Any visit to San Diego would certainly not be complete without exploring Balboa Park. At 1,200 acres, this vast, lush oasis is the middle of San Diego is the largest urban cultural park in the United States, home to the world famous San Diego Zoo, beautiful botanical gardens and a number of impressive museums. Many of the museums are found in Spanish Colonial Revival-style buildings that line the park's impressive El Prado walkway. The following are some highlights to see when visiting Balboa Park:
The view of the Botanical Building with the Lily Pond is one of the most photographed scenes in San Diego. Built for the 1915 Panama-California Exposition, along with the adjacent Lily Pond, the historic building is one of the largest lath structures in the world. The Botanical Building plantings include more than 2,100 permanent plants, featuring fascinating collections of cycads, ferns, orchids, other tropical plants, and palms. The Botanical Building also presents some of the Park's vibrant seasonal flower displays. Free to the public Friday through Wednesday from 10:00 a.m. to 4:00 p.m. (Closed on Thursdays and Holidays).
Balboa Park’s star attraction is one of the best zoos on the planet! The San Diego Zoo is constantly evolving and adding to its impressive exhibits. The zoo is home to over 4,000 animals, including the largest population of giant pandas in the United States. Popular exhibits include the Tiger River, Elephant Odyssey and the Bear Plunge. Visitors can also take a guided bus tour, ride the sky tram or buy a backstage pass, which allows you to feed the giraffes, brush a rhino’s rough hide and howl at the moon with Kenai the Arctic wolf.
If that’s not enough animal interaction for you, you can head to San Diego Zoo's Safari Park where more than 3,000 wild animals roam free over a 2,200-acre nature reserve, including gorillas, lions, elephants, tigers and white rhinos.
Considered one of the greatest small museums in the world, the Timken Museum of Art houses the world-class Putnam Foundation Collection of European old master paintings, American paintings, and Russian icons. Artists represented include Rembrandt, Rubens, Fragonard, Bierstadt, Pieter Bruegel the Elder, John Singleton Copley, and Eastman Johnson. The Timken's modern, white marble building was designed by San Diego architect Frank Hope, Jr. Admission is always free!
Located beneath the ornate 200-foot California Tower, the San Diego Museum of Man is the city’s only museum devoted to anthropology. With its Spanish colonial and mission style architecture, the landmark building was originally constructed for the 1915 Panama-California Exposition. The current limited engagement exhibition at the Museum of Man is Instruments of Torture. This is a fascinating presentation featuring torturous artifacts, which explore a deeper significance in today’s modern world, asking the question, “Are people the real instruments of torture?”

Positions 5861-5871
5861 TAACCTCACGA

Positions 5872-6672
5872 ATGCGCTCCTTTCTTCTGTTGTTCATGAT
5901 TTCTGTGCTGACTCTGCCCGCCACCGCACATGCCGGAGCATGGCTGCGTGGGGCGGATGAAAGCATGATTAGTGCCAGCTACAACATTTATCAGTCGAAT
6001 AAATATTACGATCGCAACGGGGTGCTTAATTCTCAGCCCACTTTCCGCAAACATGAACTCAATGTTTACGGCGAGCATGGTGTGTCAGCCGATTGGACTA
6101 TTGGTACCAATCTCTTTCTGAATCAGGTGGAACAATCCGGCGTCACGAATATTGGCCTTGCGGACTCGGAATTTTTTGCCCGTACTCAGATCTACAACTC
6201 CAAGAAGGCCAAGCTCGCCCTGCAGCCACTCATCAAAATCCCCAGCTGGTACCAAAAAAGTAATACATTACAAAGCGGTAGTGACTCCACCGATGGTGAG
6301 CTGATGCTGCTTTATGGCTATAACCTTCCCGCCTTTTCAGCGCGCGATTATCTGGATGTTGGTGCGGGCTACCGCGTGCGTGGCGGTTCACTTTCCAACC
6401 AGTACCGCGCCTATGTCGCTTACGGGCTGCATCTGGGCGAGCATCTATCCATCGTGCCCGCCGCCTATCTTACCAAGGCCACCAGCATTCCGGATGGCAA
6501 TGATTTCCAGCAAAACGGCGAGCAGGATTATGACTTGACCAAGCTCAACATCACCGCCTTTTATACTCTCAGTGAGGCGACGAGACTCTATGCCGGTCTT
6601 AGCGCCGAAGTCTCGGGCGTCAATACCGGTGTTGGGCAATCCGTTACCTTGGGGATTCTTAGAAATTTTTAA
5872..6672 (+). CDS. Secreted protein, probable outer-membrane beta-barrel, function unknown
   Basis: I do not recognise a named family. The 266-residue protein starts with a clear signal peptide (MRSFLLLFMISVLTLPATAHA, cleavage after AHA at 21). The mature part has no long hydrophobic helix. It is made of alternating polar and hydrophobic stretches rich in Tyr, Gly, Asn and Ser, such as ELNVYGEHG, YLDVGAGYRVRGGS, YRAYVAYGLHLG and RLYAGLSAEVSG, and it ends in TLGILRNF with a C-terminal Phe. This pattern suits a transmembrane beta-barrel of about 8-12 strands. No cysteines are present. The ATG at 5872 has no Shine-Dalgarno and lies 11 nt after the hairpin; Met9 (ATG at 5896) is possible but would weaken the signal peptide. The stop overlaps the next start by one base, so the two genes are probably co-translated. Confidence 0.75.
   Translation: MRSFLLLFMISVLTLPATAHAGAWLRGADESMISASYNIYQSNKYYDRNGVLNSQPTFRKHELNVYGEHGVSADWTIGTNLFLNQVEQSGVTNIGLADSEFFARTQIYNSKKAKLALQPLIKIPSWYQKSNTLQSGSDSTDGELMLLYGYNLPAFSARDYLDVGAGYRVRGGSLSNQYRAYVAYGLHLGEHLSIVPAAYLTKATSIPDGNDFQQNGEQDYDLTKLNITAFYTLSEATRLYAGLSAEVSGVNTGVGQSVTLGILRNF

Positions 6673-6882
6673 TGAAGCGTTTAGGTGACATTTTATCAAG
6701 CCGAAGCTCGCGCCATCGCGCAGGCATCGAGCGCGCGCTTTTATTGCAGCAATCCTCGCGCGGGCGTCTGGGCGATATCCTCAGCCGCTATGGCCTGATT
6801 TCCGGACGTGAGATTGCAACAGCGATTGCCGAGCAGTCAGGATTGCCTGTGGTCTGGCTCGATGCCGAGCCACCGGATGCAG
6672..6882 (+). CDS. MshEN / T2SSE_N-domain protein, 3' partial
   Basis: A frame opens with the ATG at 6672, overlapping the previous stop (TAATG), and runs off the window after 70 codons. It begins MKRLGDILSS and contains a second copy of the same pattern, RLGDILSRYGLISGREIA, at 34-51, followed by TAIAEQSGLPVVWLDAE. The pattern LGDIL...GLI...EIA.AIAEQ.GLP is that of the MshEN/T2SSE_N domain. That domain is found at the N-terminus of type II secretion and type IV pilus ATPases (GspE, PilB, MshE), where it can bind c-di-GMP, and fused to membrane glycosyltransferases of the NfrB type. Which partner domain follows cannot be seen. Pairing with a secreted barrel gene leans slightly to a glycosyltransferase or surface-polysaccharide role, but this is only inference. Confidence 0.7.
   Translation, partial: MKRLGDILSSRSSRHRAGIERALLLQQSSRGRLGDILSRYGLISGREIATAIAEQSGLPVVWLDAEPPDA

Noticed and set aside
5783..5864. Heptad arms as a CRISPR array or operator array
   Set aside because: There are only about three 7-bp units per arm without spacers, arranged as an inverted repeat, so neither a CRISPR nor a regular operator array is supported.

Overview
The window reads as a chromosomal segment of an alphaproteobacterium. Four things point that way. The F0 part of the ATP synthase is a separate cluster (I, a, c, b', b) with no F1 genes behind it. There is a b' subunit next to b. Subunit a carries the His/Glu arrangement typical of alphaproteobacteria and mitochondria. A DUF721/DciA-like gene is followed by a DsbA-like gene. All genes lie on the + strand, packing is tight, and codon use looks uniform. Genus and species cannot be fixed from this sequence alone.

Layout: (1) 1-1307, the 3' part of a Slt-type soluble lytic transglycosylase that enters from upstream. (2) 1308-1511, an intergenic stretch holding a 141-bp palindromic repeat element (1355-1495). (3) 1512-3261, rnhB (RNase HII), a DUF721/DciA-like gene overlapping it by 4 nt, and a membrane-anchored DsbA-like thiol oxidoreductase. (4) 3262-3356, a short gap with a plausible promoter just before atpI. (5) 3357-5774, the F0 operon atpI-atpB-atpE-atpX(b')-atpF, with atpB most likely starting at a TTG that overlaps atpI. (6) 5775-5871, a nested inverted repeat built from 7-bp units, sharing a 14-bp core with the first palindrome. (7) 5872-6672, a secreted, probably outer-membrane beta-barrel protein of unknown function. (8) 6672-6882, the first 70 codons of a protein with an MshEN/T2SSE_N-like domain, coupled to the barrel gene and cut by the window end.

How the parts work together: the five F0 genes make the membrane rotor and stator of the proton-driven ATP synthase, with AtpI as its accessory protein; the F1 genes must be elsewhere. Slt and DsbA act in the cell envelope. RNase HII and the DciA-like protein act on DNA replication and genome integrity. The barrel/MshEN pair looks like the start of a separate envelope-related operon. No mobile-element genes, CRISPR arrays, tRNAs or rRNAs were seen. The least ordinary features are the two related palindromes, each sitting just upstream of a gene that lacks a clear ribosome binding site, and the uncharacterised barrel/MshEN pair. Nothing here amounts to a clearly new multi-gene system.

Stroll through the art studios at the Spanish Village Art Center and meet local artists and see demonstrations of art being created in a unique Spanish atmosphere. Admission is free to the 37 working artist studios and galleries hosting over two hundred independently juried local painters, sculptors, metalsmiths, jewelry designers, clay artists, gourd artists, photographers, printmakers, fiber artists, basket makers, mixed-media artists, glass artists and enamel artists. Open every day 11:00 a.m. to 4:00 p.m.
Science, space and aviation history all unfold at the San Diego Air & Space Museum, which is California’s Official Air and Space Museum. An affiliate of the Smithsonian Institution, the Museum houses a collection of historic aircraft and spacecraft from all over the world, including a working flying replica of Lindbergh's Spirit of St. Louis, the actual Apollo 9 Command Module spacecraft and the only real GPS satellite on display in the world. View artifacts from the Wright Brothers, Charles Lindbergh, Amelia Earhart, Neil Armstrong, Buzz Aldrin and other aviation and space pioneers.
Housed in a colorfully painted former water tower, the World Beat Center opened in Balboa Park in 1996. The Center is dedicated to promoting and preserving African, African-American, and other indigenous cultures of the world through art, music, dance, education, and technology. Classes in international dance and drumming are offered year round, along with concerts and lectures.
Bradley Moon is the Local Arrangements Team (LAT) communications chair for NAFSA’s 2014 Annual Conference & Expo. Bradley was born and raised in Des Moines, Iowa, and spent a number of years living, studying, and working abroad. He earned his master’s degree from Hawai`i Pacific University in Honolulu and began his higher education career in in 2005 after touring with Cirque du Soleil throughout Europe and North America. Moon is currently the assistant director of international recruitment and communication at San Diego State University, having worked for Hawai`i Pacific University and the University of Hawai`i – Leeward Community College.